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The International Monetary Fund (IMF) seeks to play a more prominent role in regulating cross-border capital flows. The current patchy economic recovery, which has key emerging markets recovering faster than advanced economies, has contributed to an increase of funds flowing from the advanced to the emerging economies. Investors in advanced economies are seeking higher returns than are available in nations where interest rates are still low. The increase of capital flows into developing economies has contributed to an increase in their currency values and possible asset bubbles forming. Nations such as Brazil, South Korea and Thailand have imposed capital controls to stem the inflow of foreign funds, including taxes on capital inflows and policies designed to shift the length of investment maturities for foreign inflows to longer-term investments.

In a just-released report that was discussed at the December 17 meeting of the IMF’s executive board, IMF officials indicate that the organization should be playing a more active role in monitoring cross-border capital flows. Capital flow restrictions designed to address one nation’s domestic concerns can have significant effects on other countries. The IMF wants to develop guidelines on how nations can effectively use capital flow restrictions and wants increased power to oversee nations who may be misusing capital flow restrictions. Previously the IMF had opposed capital flow restrictions since the inflow of foreign funds helped to promote investment and growth in those economies, but the Asian financial crisis and the events of the current crisis highlighted the dangers to economies when too much foreign capital pulls out of a market at once.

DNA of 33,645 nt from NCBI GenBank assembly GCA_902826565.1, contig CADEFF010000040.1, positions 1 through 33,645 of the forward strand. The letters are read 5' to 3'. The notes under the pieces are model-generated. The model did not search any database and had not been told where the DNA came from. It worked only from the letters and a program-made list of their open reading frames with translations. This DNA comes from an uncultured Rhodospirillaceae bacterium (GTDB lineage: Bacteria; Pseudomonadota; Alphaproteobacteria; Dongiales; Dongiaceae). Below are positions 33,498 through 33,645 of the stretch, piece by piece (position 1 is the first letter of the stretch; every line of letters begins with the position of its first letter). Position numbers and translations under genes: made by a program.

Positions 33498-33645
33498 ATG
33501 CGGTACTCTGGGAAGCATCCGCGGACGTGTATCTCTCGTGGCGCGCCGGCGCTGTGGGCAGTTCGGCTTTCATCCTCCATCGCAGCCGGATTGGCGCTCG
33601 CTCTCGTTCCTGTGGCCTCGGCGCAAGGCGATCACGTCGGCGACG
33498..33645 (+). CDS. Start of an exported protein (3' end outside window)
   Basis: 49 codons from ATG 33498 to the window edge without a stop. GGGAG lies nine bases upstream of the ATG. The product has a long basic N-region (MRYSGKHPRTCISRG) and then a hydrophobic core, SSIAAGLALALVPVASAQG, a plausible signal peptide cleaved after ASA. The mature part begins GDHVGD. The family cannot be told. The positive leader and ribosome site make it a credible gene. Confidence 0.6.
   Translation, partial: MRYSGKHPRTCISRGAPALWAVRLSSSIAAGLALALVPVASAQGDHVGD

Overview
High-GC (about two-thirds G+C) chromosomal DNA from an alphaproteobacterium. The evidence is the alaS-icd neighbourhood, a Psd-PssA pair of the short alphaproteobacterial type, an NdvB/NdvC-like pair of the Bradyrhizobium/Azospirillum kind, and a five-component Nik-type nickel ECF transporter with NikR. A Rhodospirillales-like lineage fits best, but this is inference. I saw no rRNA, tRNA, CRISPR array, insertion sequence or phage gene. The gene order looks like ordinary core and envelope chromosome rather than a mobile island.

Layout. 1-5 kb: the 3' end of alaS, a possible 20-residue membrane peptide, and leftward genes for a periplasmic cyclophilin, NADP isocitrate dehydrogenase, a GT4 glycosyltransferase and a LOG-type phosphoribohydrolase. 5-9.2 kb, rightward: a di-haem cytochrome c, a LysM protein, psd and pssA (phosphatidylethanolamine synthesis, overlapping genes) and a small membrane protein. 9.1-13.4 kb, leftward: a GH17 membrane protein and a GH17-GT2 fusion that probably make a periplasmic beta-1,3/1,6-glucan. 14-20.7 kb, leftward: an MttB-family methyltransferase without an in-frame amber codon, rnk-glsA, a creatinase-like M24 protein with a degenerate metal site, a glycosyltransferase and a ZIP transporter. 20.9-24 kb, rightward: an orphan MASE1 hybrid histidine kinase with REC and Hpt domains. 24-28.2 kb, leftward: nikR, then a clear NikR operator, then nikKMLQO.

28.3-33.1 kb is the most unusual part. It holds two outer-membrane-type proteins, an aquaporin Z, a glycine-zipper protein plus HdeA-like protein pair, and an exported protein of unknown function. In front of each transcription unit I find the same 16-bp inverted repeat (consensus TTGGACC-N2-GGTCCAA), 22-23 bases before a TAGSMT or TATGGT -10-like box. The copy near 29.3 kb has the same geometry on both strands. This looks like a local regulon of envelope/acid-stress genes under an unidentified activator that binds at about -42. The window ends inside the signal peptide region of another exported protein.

1. Analyze the advantages and disadvantages for nations of implementing capital flow restrictions. What are the benefits of allowing foreign capital inflows?
  2. The global economy seems to be moving away from a spirit of cooperation with nations less willing today than they were in 2008 to work collaboratively to find solutions to the economic crisis. Is it likely that nations would support the IMF taking a lead role in crafting policies for cross-border capital flows?
  3. Some of the recommendations proposed by the IMF would require changes to IMF bylaws to give the organization more power. Given that outright opposition by the United States could doom any plan because of the concentration of U.S. voting power for IMF affairs, how could the IMF convince the United States to accept an increased role for the IMF in monitoring the international monetary system?

SOURCE: Talley, I. (2011, January 6). IMF eyes more say over flow of capital. Wall Street Journal, p. C3.  (Retrievable online at:

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